In both markets, the court found that Plaintiffs had put forth sufficient evidence to support an inference that the compensation ban had an anticompetitive effect and thus shifted the burden to the NCAA. In the college education market, Plaintiffs’ evidence showed that colleges were prevented from enticing top talent with offers of television and videogame likeness compensation, thus harming the student-athletes. In the group licensing market, Plaintiffs demonstrated the compensation ban precluded broadcasters and videogame developers “from competing freely for group licenses to use student-athletes’ names, images, and likenesses.” Slip Op. at 11.
In finding that Plaintiffs met their initial burden, the court rejected the NCAA’s argument that former student-athletes were not precluded by any NCAA rule from licensing their name, image, or likeness for two reasons: (1) the NCAA continues use of former student-athletes’ names, images, and likenesses without consent long after they stopped competing collegiately, and (2) student-athletes were prevented from selling licenses at the height of their value and they lost all bargaining power once the NCAA had already sold broadcasting rights to the games in which they played. Slip Op. at 12-13.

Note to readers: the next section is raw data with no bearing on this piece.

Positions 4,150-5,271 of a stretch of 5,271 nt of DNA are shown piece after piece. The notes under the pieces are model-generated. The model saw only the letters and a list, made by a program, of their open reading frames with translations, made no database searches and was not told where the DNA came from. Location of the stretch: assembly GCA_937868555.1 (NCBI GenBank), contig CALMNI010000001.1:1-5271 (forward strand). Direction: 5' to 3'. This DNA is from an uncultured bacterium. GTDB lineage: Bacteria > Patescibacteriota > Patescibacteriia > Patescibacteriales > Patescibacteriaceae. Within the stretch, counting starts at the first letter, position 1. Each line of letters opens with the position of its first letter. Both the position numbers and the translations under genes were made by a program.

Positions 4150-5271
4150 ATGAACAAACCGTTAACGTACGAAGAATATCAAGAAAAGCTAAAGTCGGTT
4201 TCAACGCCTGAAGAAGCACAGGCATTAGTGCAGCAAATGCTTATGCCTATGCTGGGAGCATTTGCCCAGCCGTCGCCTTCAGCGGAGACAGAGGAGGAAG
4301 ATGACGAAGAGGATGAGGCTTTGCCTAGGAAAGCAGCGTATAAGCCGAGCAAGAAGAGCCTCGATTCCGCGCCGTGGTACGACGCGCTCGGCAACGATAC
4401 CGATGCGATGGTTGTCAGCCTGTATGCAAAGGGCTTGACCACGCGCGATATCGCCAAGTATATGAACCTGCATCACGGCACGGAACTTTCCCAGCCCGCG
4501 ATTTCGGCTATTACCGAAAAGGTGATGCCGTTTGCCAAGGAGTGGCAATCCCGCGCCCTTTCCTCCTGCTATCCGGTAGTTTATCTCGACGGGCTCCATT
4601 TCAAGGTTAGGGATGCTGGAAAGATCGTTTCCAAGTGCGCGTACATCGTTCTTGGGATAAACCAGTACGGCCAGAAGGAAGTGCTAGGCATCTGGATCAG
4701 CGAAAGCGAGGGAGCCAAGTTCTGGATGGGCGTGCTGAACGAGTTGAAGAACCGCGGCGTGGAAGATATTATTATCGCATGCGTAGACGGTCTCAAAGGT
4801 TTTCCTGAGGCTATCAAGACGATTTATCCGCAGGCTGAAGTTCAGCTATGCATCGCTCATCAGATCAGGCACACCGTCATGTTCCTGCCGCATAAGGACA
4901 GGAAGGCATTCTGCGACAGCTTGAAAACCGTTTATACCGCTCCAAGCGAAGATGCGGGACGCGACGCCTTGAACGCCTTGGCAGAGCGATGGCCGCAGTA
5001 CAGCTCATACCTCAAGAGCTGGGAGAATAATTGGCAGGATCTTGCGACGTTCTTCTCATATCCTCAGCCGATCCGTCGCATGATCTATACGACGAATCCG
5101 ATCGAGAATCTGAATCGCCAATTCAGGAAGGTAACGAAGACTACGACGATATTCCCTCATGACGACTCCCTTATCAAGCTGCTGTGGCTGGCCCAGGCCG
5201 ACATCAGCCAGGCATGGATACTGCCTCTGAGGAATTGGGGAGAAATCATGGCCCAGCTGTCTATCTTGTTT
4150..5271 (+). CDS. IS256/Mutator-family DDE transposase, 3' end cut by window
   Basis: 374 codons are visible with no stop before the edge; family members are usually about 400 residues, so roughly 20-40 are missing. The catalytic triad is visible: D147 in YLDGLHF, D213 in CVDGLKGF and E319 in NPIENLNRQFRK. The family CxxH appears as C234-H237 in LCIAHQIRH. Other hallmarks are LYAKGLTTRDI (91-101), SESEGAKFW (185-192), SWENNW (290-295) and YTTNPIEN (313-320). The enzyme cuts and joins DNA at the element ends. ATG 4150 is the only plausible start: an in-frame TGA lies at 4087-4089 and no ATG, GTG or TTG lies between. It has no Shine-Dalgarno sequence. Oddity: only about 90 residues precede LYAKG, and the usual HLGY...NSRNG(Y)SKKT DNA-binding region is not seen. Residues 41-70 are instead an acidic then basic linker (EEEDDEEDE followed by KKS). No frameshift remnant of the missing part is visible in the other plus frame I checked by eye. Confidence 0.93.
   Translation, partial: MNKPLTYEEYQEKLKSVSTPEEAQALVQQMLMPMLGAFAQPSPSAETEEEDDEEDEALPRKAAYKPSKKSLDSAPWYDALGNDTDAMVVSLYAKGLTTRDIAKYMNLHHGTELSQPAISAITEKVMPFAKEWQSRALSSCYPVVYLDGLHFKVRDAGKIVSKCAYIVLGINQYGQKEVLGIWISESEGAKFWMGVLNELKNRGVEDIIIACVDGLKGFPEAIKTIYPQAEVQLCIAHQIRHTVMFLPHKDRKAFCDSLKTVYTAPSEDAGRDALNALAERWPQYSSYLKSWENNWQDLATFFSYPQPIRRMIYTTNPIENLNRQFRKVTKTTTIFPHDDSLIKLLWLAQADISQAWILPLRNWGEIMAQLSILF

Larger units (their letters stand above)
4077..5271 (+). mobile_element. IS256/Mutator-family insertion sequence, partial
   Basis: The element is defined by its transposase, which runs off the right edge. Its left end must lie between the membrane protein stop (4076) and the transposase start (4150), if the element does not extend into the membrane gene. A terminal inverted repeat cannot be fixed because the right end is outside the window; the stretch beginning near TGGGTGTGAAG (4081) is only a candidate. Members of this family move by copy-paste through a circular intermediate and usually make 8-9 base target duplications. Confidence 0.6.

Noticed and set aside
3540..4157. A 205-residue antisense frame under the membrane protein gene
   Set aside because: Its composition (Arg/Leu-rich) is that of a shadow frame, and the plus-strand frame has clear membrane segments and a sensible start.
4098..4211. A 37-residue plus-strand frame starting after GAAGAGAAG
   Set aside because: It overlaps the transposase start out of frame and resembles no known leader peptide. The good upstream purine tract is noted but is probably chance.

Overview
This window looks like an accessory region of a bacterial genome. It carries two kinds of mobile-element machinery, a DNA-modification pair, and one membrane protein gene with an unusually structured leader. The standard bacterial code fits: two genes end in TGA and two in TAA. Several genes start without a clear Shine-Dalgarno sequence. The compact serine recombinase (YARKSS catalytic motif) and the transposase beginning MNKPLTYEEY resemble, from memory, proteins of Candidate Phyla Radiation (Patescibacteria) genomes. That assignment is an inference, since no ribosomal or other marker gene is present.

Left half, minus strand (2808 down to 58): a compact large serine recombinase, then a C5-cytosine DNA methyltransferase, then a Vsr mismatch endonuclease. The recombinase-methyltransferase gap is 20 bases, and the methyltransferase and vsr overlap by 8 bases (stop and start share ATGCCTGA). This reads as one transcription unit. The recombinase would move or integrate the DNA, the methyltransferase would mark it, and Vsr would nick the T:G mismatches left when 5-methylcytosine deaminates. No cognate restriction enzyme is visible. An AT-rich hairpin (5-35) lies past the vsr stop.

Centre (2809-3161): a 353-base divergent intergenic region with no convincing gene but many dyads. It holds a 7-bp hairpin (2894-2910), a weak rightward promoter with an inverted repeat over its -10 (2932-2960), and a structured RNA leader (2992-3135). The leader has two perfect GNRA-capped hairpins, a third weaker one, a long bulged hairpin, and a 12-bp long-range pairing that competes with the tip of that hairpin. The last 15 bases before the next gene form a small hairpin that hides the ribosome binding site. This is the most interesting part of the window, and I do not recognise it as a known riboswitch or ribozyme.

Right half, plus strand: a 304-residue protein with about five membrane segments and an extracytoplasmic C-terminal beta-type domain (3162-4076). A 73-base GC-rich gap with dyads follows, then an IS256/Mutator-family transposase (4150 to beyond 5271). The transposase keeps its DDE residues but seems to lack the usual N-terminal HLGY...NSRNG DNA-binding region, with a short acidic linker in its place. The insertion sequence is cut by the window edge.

On finding that Plaintiffs had met their initial burden, the court assessed the NCAA’s five procompetitive justifications for the imposition of its ban on compensation for student-athletes for the use of their name, image, and likeness: (1) preserving amateurism, (2) promoting a competitive balance among Division I teams, (3) integrating athletics and education, (4) increasing support for women’s sports and less popular men’s sports, and (5) increasing output of Division I football and basketball. The court granted Plaintiffs summary judgment on the NCAA’s fourth justification, but genuine issues of material fact prevented the court from ruling for either party on the remaining justifications.